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Government says EP report on Turkey vindicates Cyprus (Updated)

file photo: turkish president tayyip erdogan arrives for a meeting with eu council president charles michel in brussels
Turkish President Tayyip Erdogan

The European Parliament’s position that Turkey needs to act within the framework of international law, European principles and values and European treaties, confirms the firm position expressed by the Republic of Cyprus, government spokesman Kyriakos Koushos said on Thursday.

The European Parliament (EP) 2019-2020 Report on Turkey was adopted by the plenary on Wednesday and calls for the formal suspension of accession negotiations with Turkey. This prompted strong reaction by Ankara that rejected the report as “a biased text with false allegations”.

Koushos said the government welcomed the report as it “sets and determines the path and the actions that Turkey is obliged to follow, if it really wants a European perspective and a positive agenda with the EU”.

According to Koushos, the fact that the EP recognises that any candidate country seeking to upgrade its relations with the EU must act within international law, European principles and treaties, confirms the firm position of Cyprus which is included in a number of decisions of the European Council.

“The EP, with its decision, sends a clear message that Turkey must end its provocative actions and any violations of sovereign rights and international law in the wider eastern Mediterranean region and beyond,” Koushos said.

He added that Turkey must fulfill its accession obligations to Cyprus and work constructively to resume substantive talks from where they left off in Crans-Montana in 2017, to reach a lasting, functional solution within the framework of UN resolutions and decisions. “So, it becomes clear that any positive development in Euro-Turkish relations depends solely on Turkey itself.”

The EP expressed serious concern that in recent years, despite being a candidate country, Turkey’s government has pursued a continuous and growing distancing from EU values and standards, according to its report on the accession process.

“This unilateral and by no means objective report, adopted in a period when efforts are made to revive Turkey-EU relations on the basis of EU membership perspective within the framework of a positive agenda, is unacceptable,” the Turkish foreign ministry said.

It said that Ankara rejects “this biased text which not only includes false allegations regarding human rights, democracy, the rule of law, our governmental system and political parties; and views Turkey’s effective, solution-oriented, humanitarian and enterprising foreign policy as a threat; but also reflects the completely unfair and biased Greek and Greek Cypriot arguments regarding the Aegean, the Eastern Mediterranean and Cyprus issue and supports the one-sided and inconsistent Armenian narratives regarding the 1915 events.”

It added that the wording in the report reflects a lack of vision and an effort to deviate from the principle of pacta sunt servanda (agreements must be kept).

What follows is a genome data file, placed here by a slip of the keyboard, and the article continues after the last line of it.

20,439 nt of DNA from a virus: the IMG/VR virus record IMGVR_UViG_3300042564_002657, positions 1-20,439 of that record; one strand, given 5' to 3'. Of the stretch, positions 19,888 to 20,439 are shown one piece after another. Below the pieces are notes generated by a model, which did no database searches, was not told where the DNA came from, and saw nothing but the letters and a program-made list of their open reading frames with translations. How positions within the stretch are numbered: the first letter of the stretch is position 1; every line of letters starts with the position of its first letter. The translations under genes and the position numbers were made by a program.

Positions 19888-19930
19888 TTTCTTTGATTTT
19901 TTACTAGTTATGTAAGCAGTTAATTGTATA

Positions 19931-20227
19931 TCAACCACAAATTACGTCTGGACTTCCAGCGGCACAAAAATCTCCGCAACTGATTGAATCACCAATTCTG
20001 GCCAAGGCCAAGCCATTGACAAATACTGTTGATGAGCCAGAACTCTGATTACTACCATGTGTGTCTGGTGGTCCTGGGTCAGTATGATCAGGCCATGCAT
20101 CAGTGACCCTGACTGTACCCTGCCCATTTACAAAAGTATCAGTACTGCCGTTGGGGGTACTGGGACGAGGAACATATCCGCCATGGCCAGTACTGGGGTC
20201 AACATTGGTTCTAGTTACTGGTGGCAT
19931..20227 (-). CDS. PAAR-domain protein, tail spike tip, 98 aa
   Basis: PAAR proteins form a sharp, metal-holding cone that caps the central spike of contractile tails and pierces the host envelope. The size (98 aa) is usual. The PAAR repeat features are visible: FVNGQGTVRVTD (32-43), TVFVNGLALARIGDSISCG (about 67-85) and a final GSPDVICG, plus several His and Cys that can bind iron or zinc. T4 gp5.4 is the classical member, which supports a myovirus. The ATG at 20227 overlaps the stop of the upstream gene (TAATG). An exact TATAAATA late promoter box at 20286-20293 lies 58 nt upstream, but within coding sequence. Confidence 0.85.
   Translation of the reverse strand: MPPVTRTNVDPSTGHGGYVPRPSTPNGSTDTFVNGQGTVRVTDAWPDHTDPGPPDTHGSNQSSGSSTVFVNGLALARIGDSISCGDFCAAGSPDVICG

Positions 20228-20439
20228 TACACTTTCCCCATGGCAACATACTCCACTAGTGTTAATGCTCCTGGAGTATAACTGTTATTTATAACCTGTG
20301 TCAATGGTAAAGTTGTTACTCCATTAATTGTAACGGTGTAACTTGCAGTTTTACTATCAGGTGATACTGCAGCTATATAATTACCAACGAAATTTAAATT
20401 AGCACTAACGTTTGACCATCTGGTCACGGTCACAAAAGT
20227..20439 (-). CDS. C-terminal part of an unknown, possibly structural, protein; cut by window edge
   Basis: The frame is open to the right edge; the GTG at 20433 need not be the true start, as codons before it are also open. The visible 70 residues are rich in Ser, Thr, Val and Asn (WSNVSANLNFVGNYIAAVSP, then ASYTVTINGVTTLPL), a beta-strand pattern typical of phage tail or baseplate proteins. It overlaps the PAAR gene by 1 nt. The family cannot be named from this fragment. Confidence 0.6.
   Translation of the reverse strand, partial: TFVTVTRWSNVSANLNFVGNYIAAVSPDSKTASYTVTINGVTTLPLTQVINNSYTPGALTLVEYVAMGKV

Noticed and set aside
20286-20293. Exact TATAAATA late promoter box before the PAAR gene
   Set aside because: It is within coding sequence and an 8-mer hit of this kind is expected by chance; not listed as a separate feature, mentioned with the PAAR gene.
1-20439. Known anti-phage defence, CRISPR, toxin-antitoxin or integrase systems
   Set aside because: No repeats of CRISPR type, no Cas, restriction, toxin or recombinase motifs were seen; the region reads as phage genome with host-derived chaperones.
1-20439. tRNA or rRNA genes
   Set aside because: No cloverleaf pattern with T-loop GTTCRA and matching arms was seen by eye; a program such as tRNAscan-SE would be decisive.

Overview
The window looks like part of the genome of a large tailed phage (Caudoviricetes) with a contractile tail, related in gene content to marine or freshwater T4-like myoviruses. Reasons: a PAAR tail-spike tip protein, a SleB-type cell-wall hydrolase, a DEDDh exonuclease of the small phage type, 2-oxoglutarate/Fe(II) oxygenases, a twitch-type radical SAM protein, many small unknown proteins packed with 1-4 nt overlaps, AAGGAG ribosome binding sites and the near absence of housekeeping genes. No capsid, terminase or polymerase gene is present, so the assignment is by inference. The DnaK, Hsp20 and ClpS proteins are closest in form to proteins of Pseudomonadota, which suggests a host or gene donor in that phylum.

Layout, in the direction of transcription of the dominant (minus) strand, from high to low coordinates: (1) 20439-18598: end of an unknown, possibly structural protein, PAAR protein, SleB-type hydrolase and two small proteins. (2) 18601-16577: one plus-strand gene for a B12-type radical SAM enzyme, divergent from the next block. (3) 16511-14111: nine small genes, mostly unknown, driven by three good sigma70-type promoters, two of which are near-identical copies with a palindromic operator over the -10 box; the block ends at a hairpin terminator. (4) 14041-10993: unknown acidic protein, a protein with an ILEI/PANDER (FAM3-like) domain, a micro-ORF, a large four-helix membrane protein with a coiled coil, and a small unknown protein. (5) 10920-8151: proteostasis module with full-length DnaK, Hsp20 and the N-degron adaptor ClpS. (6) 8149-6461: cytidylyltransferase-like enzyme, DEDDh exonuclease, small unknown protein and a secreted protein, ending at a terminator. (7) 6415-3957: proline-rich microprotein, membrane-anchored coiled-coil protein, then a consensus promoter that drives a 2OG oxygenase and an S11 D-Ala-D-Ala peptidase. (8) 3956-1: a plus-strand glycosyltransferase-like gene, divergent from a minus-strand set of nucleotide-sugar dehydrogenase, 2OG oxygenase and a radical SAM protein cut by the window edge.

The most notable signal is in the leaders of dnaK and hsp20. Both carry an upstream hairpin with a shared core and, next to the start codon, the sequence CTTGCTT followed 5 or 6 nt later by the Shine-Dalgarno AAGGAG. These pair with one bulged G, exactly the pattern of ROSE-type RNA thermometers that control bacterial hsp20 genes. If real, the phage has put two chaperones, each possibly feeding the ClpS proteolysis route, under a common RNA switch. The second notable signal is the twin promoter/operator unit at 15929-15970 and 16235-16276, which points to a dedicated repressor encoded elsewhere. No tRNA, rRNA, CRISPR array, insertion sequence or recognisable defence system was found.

“It is well known by the EU institutions and the EP members that the standstill in Turkey’s accession negotiations is not due to Turkey’s lack of will for reforms or any shortcoming in assuming the EU acquis, but, rather, to the fact that certain circles have exploited the membership process as an opportunity for political gains against Turkey since the beginning of this process,” it said.

It added that EU membership is a strategic goal for Turkey and will be beneficial for all of Europe and beyond. “Turkey will decisively continue its efforts in line with this objective.”

The Turkish foreign ministry also called on the EU “to get out of the vicious circle of not taking any concrete step to fulfil its own commitments in the 18 March (2016) Statement, ranging from Turkey’s EU accession process to cooperation on migration.” It said it has fulfilled its own commitments.

It also called on the EP to carry out constructive efforts about how relations can be improved with Turkey and how it can contribute to Turkey’s EU integration process, “rather than being a platform for baseless allegations and blind accusations against Turkey.”

The report called upon the Commission to recommend, the formal suspension of accession negotiations with Turkey, so that both sides can review their relations in a realistic manner. The EP also referred to Turkey’s unilateral actions in the eastern Mediterranean. It also expressed concerns as regards backsliding in relation to the rule of law and fundamental rights, adopting regressive institutional reforms and pursuing a confrontational and hostile foreign policy, including towards the EU and its member states, especially Greece and Cyprus.

Commenting on the EP report, main opposition Akel said that though it was important, it was not enough to lead to the goal of the restart of substantive talks for the solution of the Cyprus problem.

Akel leader Andros Kyprianou said this “powerful political resolution” must be matched with actions and initiatives by the Greek Cypriot side to create the conditions of the restart of substantive talks. Kyprianou said a way ought to be found to convince Turkey abandon its unacceptable demands for a two-state solution and return to the agreed framework of the bizonal bicommunal federation.

 

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